11. C. A. Hudis, “Trastuzumab-mechanism of action and use in clinical practice,” New England Journal of Medicine, vol. 357, no. 1, pp. 39–51, 2007. View at Publisher · View at Google Scholar · View at Scopus
  12. A. Jemal, R. Siegel, J. Xu, and E. Ward, “Cancer statistics, 2010,” CA Cancer Journal for Clinicians, vol. 60, no. 5, pp. 277–300, 2010. View at Publisher · View at Google Scholar · View at Scopus
  13. Y. Baskın, “Changes in concepts of the technological progress: personalized medicine,” Turkish Bulletin of Hygiene and Experimental Biology, vol. 64, pp. 41–48, 2007. View at Google Scholar
  14. J. E. Celis, H. H. Rasmussen, H. Leffers et al., “Human cellular protein patterns and their link to genome DNA sequence data: usefulness of two-dimensional gel electrophoresis and microsequencing,” The FASEB Journal, vol. 5, no. 8, pp. 2200–2208, 1991. View at Google Scholar · View at Scopus
  15. W. H. McDonald and J. R. Yates III, “Shotgun proteomics and biomarker discovery,” Disease Markers, vol. 18, no. 2, pp. 99–105, 2002. View at Publisher · View at Google Scholar · View at Scopus
  16. P. S. Gromov, M. Østergaard, I. Gromova, and J. E. Celis, “Human proteomic databases: a powerful resource for functional genomics in health and disease,” Progress in Biophysics and Molecular Biology, vol. 80, no. 1-2, pp. 3–22, 2002. View at Publisher · View at Google Scholar · View at Scopus
  17. J. P. A. Baak, F. R. C. Path, M. A. J. A. Hermsen, G. Meijer, J. Schmidt, and E. A. M. Janssen, “Genomics and proteomics in cancer,” European Journal of Cancer, vol. 39, no. 9, pp. 1199–1215, 2003. View at Publisher · View at Google Scholar · View at Scopus
  18. K. H. Bleicher, H.-J. Böhm, K. Müller, and A. I. Alanine, “Hit and lead generation: beyond high-throughput screening,” Nature Reviews Drug Discovery, vol. 2, no. 5, pp. 369–378, 2003. View at Publisher · View at Google Scholar · View at Scopus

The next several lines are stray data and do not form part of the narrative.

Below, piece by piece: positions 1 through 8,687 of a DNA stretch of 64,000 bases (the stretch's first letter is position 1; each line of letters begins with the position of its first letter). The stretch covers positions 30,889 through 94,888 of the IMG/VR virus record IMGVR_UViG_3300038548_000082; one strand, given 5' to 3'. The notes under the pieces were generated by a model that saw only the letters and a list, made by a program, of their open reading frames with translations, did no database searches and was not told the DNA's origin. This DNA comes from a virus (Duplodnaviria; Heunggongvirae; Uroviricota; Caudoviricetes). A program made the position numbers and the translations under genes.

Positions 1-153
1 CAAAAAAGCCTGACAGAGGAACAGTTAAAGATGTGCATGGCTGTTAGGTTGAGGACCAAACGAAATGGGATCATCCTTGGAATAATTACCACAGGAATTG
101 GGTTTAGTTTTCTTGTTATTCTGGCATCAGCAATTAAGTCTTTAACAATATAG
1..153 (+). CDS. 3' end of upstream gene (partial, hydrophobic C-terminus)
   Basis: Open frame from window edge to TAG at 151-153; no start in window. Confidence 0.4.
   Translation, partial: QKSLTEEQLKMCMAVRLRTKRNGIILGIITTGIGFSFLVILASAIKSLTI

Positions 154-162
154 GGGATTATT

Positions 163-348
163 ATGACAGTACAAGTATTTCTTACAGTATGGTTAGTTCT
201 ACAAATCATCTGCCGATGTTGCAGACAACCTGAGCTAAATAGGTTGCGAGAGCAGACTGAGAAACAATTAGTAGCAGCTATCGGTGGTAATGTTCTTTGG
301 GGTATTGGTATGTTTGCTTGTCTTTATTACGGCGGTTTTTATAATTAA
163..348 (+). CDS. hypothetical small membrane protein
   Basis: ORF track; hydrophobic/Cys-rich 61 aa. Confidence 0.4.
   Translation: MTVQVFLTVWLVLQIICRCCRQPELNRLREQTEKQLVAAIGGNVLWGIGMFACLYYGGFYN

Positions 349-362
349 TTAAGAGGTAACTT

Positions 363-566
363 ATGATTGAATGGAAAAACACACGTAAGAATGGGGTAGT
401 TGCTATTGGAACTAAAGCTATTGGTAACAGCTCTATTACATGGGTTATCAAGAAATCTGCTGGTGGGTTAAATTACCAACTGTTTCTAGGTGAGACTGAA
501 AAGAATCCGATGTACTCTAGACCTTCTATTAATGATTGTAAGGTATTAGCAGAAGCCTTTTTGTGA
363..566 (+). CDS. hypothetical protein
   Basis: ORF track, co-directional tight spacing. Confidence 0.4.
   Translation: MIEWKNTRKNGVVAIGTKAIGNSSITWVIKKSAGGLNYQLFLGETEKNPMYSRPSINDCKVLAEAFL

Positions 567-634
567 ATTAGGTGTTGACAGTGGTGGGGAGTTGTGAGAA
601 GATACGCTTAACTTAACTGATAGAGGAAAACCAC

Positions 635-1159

19. J. Burbaum and G. M. Tobal, “Proteomics in drug discovery,” Current Opinion in Chemical Biology, vol. 6, no. 4, pp. 427–433, 2002. View at Publisher · View at Google Scholar · View at Scopus
  20. D. E. Kleiner, E. M. Brunt, M. Van Natta et al., “Design and validation of a histological scoring system for nonalcoholic fatty liver disease,” Hepatology, vol. 41, no. 6, pp. 1313–1321, 2005. View at Publisher · View at Google Scholar · View at Scopus
  21. A. S. Sreenath, K. R. Kumar, G. V. Reddy et al., “Evidence for the association of synaptotagmin with glutathione S-transferases: implications for a novel function in human breast cancer,” Clinical Biochemistry, vol. 38, no. 5, pp. 436–443, 2005. View at Publisher · View at Google Scholar · View at Scopus
  22. F. Witzmann and R. A. Grant, “Pharmacoproteomics in drug development,” Pharmacogenomics Journal, vol. 3, no. 2, pp. 69–76, 2003. View at Publisher · View at Google Scholar · View at Scopus
  23. D. A. Porter, I. E. Krop, S. Nasser et al., “A SAGE (serial analysis of gene expression) view of breast tumor progression,” Cancer Research, vol. 61, pp. 5697–5702, 2001. View at Google Scholar
  24. Y. M. Coyle, “The effect of environment on breast cancer risk,” Breast Cancer Research and Treatment, vol. 84, no. 3, pp. 273–288, 2004. View at Publisher · View at Google Scholar · View at Scopus
  25. L. C. Alldridge and C. E. Bryant, “Annexin 1 regulates cell proliferation by disruption of cell morphology and inhibition of cyclin D1 expression through sustained activation of the ERK1/2 MAPK signal,” Experimental Cell Research, vol. 290, no. 1, pp. 93–107, 2003. View at Publisher · View at Google Scholar · View at Scopus
  26. T. Pongtheerat, M. Treetrisool, and W. Purisa, “Glutathione S-Transferase polymorphisms in breast cancers of Thai patients,” Asian Pacific Journal of Cancer Prevention, vol. 10, no. 1, pp. 127–132, 2009. View at Google Scholar · View at Scopus